32 posts • joined 4 Jun 2007
Re: Am I imagining things?
Much closer to 4 years ago rather than 5 - I bought an XP "ULCPC" Netbook in December 09. Pretty certain they hung around for a bit longer too.
Re: Fit for purpose
Reasons for leaving Dell were times, perceived reliability issues by management (really down to Seagate disks and bad OS builds by other staff here) and that our main business software vendor refuses to support anything else. Easier life, or so it seemed.
Re: Fit for purpose
If you can convince the courts here (Ireland) that you were a consumer and not a business, yes - either full or pro-rata depending on age up to 6 years old. A firmware fix would be very much admitting a manufacturing fault as defined in Irish law. Doesn't apply in the same way to B2B transactions, but Proliant servers do get sold to consumers from time to time.
We're in the middle of transitioning from white-box PCs, Acer laptops and Dell servers to HP across the board - may be worth hauling back before it's too late; was already a concern over similar priced servers having either 1 or generally 3 years warranty compared to 5 with Dell.
Re: Somehow I don't think so.....
I stayed in a hotel which refused to let me read an article detailing Sussex CCC results due to "adult content" but did, however, let me on to pretty much any other website I tried.
I'm now stuck with four email addresses in the one permanent workplace - surnameinitial@mainbusiness, firstname.surname@secondarybusiness, firstname@tertiarybusiness and first.surname@parentcompany
Add to that the monstrous number I collected when every ISP close to forced you to use theirs (blocking SMTP to other servers, old ISP restricting SMTP to their network) and I can probably beat 40.
Re: Landfill Windows Phone
I'd say it could easily be 10% or more here (Ireland) from what I've seen out in public. Even high end Symbian devices held on here for a long time so there's some brand loyalty element to it.
In work, our network (O2) provides a 520 as the 'free' phone for any new contract or upgrade which means its probably 30-40% in the office though - only engineering staff and management get dearer phones funded.
Posted me a tiny, empty box and then tried to imply fraud when I reported no drive in it. When I eventually got it redelivered the box was significantly larger
Re: I wonder how much of the opposition matches mine?
"The easiest way to get out of the UK without a passport would be to take the ferry to Northern Ireland and then walk across the border into Eire. When Scotland leaves the UK it'll be even easier ;-)"
Or just fly here. Or take the ferry here.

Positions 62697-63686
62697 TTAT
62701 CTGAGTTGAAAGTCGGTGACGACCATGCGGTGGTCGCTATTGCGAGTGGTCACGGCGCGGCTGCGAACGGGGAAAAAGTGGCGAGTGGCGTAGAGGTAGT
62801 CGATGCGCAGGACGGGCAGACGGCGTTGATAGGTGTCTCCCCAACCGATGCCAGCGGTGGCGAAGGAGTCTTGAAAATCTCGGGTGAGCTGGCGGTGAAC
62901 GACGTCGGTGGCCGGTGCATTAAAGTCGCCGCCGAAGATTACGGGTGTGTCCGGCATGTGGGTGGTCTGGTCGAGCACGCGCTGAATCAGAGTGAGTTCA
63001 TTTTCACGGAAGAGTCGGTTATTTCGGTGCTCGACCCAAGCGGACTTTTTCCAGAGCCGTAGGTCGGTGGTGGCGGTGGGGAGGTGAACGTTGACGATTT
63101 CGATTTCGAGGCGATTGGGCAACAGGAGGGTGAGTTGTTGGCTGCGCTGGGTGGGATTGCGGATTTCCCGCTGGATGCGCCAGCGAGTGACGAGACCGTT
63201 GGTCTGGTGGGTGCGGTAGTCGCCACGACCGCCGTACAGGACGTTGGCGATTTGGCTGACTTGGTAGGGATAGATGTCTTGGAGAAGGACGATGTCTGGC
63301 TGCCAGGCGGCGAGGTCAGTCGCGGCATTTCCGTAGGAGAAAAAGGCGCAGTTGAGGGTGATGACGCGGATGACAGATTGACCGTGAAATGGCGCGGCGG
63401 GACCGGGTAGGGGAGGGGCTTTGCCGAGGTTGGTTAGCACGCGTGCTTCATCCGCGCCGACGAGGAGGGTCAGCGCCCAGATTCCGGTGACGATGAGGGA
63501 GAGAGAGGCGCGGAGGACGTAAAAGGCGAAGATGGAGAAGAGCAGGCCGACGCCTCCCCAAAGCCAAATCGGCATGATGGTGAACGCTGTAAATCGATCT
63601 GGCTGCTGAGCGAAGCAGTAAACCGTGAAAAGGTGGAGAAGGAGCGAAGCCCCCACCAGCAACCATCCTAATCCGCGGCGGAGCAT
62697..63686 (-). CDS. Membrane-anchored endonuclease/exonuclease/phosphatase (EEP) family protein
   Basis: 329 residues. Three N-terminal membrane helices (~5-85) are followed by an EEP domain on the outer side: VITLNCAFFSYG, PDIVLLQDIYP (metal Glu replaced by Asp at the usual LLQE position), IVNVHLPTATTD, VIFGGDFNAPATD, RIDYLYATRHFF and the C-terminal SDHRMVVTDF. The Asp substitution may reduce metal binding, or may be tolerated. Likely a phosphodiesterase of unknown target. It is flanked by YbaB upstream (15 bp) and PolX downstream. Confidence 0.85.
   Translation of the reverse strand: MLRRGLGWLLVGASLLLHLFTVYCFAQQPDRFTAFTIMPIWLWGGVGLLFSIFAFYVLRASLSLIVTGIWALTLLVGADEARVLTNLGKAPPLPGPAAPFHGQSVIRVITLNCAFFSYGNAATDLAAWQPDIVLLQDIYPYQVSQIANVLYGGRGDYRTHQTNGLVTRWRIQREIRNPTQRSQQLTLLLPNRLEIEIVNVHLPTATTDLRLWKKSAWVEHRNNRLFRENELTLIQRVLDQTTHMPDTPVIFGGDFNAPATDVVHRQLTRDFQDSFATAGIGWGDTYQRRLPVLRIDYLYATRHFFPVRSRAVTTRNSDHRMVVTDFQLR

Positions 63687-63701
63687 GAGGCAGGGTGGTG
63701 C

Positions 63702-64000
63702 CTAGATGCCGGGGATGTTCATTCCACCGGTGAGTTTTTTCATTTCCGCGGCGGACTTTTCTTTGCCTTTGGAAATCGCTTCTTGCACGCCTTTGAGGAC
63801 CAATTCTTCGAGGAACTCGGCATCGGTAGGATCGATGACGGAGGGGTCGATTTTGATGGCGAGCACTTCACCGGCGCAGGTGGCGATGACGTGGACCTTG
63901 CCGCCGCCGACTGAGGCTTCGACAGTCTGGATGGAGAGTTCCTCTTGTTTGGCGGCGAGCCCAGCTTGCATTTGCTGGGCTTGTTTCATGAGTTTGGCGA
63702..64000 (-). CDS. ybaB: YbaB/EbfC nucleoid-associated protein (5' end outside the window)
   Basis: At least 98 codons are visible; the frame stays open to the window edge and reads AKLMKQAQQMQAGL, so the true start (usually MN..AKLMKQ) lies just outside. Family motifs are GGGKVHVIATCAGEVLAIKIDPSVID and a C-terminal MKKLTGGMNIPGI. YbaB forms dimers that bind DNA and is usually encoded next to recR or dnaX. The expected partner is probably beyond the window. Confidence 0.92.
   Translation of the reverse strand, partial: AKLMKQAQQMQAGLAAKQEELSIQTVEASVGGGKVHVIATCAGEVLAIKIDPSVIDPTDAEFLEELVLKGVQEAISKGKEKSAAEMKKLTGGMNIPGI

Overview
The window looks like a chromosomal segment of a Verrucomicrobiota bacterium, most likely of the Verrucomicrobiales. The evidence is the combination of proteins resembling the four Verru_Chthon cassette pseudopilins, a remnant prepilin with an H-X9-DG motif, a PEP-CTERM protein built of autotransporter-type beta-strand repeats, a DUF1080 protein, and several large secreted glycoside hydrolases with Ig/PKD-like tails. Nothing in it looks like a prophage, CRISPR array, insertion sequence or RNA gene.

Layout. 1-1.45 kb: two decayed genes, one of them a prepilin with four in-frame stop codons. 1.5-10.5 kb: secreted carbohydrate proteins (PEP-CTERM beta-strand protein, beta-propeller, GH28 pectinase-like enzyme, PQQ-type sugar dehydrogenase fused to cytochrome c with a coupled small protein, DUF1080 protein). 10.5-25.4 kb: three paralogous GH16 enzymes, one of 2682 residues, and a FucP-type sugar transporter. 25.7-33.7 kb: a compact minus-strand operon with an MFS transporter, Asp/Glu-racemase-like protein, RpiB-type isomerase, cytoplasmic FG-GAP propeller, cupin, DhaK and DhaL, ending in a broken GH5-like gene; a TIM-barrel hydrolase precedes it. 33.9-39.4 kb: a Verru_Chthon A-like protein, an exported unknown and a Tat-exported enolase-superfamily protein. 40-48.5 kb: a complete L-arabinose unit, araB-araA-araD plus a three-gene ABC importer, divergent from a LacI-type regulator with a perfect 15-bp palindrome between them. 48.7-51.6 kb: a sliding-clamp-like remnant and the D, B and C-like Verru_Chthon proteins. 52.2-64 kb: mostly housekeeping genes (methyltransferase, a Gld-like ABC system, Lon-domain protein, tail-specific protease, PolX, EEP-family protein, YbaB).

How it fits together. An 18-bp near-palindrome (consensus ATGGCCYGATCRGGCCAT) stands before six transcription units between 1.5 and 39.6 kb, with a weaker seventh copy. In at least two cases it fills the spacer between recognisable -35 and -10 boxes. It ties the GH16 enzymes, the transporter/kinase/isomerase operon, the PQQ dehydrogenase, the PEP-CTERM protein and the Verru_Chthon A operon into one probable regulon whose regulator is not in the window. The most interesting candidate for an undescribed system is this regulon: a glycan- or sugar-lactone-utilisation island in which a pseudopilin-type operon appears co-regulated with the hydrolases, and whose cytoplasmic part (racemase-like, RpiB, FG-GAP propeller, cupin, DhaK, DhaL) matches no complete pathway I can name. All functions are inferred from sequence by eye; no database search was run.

There is absolutely no requirement for a passport to go between Ireland and the UK on any mode of transport. The second largest airline serving routes between the two requires one, but the first and third downwards don't, just photo ID of any description. Work door passes are enough.
UKBA don't check on the way out, GNIB do really prefer photo ID but will take your boarding pass on the way in. When you're going back, assuming you fly to an airport with sufficient segregation (e.g. Birmingham) you won't show a thing on the way in; if its not segregated the boarding pass will do (Gatwick).
On the ferry there's no checks of any description at all for car drivers, not done foot in an extremely long time to confirm that.
Re: Intel NetPortExpress
"Though, it's a bit annoying because Windows 7 x64 doesn't seem to support the drivers for the printer (32-bit version works fine). "
Have you tried a generic PCL driver (not from a manufacturer but from a similar era PC - e.g. drive it with a HP Laserjet 4 driver)? This is what we do in work to get the various archaic Samsung and Brother printers that customers have and that will not die to work on x64 Windows.
Re: Not like they didn't already build in a high-cost economy...
"Home of comparatively low taxes and abundant business friendly accounting loopholes?"
Now, perhaps. Not in the 1980s when they built there, though.
Not like they didn't already build in a high-cost economy...
Apple's existing directly-operated manufacturing facility was in Ireland, albeit actually in a large council estate, but still not a particularly low-cost economy.
Believe all its churning out recently are Mac Pro's but it has previously made the larger iMacs and the server line, when they had one.
Going back further it manufactured practically everything, but that was when Wales churned out most of the TVs for this part of the world and Scotland had a thriving semiconductor industry!
Re: The best payment system I've seen so far
Dutch also have "Chipknip" that does the same thing. Problem is that there doesn't appear to be a standard for it so you can't use it with foreign cards.
"Gay at Facebook" (well, Facebook Europe realistically - I doubt the social group had the cash) was the title sponsor of Dublin Pride this year, it having been Google for a number of years beforehand. Microsoft also had involvement as per usual. There definitely seems to be a tech industry gay-off in the offing.